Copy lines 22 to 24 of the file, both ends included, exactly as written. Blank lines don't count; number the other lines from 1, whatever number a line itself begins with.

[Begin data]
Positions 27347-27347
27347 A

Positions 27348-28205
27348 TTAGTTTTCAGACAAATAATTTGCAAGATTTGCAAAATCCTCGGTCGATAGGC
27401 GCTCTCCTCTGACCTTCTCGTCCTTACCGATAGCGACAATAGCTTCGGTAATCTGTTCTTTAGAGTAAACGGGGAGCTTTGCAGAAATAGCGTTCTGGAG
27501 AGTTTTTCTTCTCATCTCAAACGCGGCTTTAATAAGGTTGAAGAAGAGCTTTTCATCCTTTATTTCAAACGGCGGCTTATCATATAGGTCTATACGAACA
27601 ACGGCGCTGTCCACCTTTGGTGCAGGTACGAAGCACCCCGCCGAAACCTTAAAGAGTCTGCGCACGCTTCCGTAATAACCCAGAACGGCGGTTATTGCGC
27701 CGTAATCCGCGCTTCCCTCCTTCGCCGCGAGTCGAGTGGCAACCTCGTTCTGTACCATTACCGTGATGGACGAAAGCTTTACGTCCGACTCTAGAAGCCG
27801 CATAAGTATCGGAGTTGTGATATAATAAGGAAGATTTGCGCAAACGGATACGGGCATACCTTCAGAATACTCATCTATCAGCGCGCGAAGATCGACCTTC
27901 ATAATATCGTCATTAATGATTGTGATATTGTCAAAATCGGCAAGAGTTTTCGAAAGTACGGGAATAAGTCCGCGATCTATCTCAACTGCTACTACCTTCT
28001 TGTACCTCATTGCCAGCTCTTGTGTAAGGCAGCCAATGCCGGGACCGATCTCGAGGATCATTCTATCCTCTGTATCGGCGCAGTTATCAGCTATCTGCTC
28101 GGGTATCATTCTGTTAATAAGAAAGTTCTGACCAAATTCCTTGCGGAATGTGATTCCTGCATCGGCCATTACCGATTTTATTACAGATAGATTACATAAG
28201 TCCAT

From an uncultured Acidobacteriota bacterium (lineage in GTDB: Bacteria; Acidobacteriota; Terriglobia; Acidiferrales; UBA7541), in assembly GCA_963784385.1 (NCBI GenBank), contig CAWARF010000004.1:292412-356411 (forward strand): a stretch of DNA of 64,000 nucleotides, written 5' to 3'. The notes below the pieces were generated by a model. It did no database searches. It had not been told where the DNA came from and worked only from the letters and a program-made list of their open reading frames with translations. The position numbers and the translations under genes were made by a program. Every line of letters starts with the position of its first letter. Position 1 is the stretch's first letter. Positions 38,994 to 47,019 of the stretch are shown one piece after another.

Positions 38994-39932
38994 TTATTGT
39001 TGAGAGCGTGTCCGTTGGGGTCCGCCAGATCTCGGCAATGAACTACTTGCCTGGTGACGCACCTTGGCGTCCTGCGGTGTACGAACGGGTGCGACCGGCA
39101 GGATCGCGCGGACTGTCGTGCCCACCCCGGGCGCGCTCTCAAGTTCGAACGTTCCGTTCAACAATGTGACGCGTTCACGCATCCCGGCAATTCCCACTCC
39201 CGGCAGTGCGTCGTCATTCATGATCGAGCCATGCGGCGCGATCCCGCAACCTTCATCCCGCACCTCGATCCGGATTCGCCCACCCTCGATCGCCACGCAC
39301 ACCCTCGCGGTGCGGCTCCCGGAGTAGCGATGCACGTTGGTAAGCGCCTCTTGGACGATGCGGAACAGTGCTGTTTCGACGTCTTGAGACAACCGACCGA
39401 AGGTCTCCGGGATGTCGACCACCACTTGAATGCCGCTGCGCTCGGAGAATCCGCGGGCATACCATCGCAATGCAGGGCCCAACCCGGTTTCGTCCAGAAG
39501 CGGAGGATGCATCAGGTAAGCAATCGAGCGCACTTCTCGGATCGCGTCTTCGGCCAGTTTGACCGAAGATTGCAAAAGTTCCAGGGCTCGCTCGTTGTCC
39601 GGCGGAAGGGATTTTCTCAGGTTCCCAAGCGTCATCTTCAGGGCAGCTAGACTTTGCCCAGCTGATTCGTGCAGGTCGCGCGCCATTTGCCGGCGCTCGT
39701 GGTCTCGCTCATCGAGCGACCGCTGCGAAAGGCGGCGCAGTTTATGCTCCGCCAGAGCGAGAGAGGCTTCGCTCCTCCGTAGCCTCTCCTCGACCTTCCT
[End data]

39501 CGGAGGATGCATCAGGTAAGCAATCGAGCGCACTTCTCGGATCGCGTCTTCGGCCAGTTTGACCGAAGATTGCAAAAGTTCCAGGGCTCGCTCGTTGTCC
39601 GGCGGAAGGGATTTTCTCAGGTTCCCAAGCGTCATCTTCAGGGCAGCTAGACTTTGCCCAGCTGATTCGTGCAGGTCGCGCGCCATTTGCCGGCGCTCGT
39701 GGTCTCGCTCATCGAGCGACCGCTGCGAAAGGCGGCGCAGTTTATGCTCCGCCAGAGCGAGAGAGGCTTCGCTCCTCCGTAGCCTCTCCTCGACCTTCCT